Occasionally this president replaced reality with his fictions. The old film actor was convinced of the “power of stories” over the thinking of his compatriots. Now and then he related an episode from an old war film as though it were a real event from the history of the United States. (3)

However storytelling systematically entered the White House with Bill Clinton. This president employed a whole cohort of advisors, Hollywood screenplay writers and advertising experts. “My uncle Buddy taught me each of us has a story,” he wrote at the beginning of his memoirs. (4) Although he asks at the end of nearly a thousand pages whether he wrote a great book, one thing is certain: “in any case, it was a good story.” With Clinton, storytelling developed from a spontaneous form of communication to a methodical process. “Politics gives people the possibility of improving their biographies.”


Several weeks after the 2004 presidential elections, the conservative columnist William Safire made fun of the attempted explanations of the democratic challenger. In an article titled “The New Story of Story” and “Make Sure It’s Coherent” (5), He maliciously called them “narratologists” and “political advisors” and described how the same clever advisors would have congratulated one another with a different election result on the “good story” of the Kerry election campaign. But since Kerry lost, Safire mocked, the “story” was limited to the observation that John Kerry lacked a “well-rounded story.”

When the popularity rating of George W. Bush fell steeply after hurricane “Katrina” in August 2005, the same William Safire shifted his explanation and decayed to narratology. “I believe we are in the grip of a history that will tell us this president and his term in office are ending. His poll numbers are in the basement. He screwed up “Katrina” and the war is still not over. Whatever Bush does now is in the shadows of this history.”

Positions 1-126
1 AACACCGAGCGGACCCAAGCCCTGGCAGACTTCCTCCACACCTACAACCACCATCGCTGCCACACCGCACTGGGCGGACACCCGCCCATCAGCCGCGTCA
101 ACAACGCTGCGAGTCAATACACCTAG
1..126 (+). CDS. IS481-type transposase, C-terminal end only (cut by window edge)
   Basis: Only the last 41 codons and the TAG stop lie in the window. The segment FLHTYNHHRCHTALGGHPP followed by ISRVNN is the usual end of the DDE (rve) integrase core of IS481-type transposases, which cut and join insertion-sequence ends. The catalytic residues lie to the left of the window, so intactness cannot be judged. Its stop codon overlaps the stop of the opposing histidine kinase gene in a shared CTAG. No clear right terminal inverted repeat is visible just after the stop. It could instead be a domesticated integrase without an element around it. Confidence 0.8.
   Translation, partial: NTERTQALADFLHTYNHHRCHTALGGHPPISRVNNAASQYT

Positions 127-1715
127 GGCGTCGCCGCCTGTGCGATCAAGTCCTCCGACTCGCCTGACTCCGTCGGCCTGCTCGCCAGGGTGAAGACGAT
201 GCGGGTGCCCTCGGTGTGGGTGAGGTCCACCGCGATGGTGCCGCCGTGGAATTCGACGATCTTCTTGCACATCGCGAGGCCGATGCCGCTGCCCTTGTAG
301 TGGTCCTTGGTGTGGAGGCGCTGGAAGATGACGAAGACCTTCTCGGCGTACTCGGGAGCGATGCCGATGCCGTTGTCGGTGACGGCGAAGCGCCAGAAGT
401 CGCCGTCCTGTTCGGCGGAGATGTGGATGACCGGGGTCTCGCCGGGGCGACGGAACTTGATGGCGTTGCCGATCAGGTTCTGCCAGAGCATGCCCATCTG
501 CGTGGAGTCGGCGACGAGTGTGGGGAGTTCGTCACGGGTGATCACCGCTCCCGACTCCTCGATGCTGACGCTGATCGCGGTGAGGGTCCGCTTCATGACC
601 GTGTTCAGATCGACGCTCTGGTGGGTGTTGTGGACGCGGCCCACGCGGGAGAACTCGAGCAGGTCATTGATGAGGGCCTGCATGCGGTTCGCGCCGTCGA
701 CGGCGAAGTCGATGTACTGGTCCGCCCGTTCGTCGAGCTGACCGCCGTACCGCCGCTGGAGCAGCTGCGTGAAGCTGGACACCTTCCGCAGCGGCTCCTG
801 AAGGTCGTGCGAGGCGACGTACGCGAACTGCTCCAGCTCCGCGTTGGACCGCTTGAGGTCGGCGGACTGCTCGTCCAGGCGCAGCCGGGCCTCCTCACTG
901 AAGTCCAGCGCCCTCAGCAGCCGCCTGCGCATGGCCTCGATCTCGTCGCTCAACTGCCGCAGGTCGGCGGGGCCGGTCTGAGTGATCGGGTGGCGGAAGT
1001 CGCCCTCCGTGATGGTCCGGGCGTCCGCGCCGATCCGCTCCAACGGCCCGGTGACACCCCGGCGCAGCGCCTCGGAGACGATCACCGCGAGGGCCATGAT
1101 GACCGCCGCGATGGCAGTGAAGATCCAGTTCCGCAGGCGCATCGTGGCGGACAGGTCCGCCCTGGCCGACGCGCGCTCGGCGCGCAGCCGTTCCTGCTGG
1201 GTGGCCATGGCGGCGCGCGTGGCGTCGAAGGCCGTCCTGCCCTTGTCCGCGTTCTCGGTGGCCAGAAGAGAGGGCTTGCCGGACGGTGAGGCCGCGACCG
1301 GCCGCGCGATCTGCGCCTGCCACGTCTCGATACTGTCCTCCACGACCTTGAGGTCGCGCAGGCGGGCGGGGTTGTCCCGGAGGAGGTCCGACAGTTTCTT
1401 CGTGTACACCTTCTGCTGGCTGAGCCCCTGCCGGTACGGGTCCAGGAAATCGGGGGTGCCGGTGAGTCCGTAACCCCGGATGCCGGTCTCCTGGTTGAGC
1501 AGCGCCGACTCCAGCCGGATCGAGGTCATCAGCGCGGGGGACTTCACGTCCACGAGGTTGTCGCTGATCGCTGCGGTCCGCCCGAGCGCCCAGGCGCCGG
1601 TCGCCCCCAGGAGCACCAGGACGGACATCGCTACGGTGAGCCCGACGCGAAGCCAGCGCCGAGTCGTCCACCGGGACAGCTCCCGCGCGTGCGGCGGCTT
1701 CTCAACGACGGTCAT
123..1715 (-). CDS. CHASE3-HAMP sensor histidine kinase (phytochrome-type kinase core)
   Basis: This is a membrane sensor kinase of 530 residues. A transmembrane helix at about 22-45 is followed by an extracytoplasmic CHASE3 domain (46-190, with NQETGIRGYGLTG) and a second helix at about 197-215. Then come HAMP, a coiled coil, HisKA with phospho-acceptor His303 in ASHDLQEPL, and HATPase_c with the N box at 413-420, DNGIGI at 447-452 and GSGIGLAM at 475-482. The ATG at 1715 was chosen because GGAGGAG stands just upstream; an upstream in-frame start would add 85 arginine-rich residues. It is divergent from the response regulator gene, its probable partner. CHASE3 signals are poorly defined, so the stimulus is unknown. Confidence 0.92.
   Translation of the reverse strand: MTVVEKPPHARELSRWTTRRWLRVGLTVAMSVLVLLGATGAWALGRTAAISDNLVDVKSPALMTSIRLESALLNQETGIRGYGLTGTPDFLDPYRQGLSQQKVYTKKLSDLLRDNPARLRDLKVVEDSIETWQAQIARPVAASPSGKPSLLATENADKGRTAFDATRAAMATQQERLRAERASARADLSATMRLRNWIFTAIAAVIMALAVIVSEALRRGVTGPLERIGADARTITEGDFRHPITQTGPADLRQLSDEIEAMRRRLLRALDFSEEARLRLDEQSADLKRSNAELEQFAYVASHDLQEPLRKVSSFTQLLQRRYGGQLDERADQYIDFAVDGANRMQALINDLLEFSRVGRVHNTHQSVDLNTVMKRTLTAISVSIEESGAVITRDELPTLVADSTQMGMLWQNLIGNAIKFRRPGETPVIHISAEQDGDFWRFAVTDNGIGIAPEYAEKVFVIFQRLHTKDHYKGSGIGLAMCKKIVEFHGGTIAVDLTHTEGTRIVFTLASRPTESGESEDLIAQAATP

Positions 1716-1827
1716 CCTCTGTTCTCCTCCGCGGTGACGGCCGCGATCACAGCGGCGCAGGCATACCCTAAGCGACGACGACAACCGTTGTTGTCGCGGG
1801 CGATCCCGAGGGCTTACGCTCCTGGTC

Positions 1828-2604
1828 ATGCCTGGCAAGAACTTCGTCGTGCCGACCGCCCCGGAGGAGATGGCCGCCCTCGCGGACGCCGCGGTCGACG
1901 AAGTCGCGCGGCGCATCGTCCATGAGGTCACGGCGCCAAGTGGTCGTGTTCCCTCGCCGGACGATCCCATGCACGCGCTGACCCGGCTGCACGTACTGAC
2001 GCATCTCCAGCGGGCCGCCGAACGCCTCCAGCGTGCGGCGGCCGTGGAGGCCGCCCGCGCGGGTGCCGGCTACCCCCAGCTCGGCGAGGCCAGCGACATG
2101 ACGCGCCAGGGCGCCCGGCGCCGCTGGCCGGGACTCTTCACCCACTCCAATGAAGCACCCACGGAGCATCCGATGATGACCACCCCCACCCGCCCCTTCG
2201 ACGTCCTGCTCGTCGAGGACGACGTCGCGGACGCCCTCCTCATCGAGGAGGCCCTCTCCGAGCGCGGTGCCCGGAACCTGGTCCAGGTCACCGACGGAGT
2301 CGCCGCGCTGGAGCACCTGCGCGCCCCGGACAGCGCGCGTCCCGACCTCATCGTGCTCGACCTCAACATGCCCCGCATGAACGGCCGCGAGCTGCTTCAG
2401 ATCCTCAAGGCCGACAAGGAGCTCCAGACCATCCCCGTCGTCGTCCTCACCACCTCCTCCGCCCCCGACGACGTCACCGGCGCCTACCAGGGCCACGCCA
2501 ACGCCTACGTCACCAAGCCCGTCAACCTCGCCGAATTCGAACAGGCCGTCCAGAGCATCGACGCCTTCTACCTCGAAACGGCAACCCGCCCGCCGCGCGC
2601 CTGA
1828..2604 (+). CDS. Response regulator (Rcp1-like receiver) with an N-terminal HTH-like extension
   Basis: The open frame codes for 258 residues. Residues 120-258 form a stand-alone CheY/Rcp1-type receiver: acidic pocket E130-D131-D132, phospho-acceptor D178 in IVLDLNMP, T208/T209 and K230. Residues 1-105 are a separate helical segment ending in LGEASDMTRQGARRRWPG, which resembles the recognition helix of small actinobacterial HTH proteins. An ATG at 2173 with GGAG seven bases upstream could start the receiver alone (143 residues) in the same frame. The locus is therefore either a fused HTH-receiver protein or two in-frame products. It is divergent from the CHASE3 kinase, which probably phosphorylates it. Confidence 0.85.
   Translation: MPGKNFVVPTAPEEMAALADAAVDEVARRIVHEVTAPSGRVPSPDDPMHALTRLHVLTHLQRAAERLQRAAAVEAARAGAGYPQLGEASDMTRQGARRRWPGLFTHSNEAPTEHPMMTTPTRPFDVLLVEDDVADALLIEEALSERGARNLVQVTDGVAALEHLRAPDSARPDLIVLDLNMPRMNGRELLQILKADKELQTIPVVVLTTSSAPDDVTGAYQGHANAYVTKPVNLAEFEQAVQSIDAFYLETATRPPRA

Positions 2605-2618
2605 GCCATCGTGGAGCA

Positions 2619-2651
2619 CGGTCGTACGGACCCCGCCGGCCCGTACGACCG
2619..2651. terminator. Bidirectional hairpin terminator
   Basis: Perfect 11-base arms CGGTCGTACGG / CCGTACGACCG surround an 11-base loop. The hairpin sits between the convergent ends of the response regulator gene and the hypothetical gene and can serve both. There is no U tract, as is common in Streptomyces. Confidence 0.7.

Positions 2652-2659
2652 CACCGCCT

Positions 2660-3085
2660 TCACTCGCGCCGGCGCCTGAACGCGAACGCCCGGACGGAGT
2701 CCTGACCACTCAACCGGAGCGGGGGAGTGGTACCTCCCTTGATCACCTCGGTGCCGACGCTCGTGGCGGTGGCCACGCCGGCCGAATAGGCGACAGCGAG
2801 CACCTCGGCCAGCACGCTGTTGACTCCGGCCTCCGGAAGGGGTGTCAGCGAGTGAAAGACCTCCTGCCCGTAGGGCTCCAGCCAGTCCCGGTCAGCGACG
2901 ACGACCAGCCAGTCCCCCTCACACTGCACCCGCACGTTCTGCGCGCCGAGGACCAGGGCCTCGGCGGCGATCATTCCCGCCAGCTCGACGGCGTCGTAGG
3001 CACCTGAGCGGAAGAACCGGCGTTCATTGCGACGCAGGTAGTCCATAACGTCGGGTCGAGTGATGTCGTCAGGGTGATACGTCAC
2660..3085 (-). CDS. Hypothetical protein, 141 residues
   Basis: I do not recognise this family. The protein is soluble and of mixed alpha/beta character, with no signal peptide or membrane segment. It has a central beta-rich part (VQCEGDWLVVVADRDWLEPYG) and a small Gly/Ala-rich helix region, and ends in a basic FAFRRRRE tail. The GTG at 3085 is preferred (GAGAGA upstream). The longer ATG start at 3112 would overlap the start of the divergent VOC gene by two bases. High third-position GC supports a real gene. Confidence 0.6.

As an experienced journalist, Safire did not doubt that the page would soon be turned in favor of Bush. “What is beautiful in the attentiveness of Americans and the reporting of the media is that the story has to constantly change. It cannot remain the same because it then would have no curiosity value any more. Our next story will surely be: the comeback of Bush.”

In entering the White House, George W. Bush introduced his cabinet to the media with the following words: “Each of these persons has his own unique story. All the stories together tell what America can be and should be.” When he presented the new Secretary of State Colin Powell, he described him as “a great American story” and on the nominated Secretary of transportation “I love his story.” At the end, he proclaimed: “We all have our place in this long story. This story goes on and on.” In a speech that was only a few minutes, the president used the word “story” more than ten times.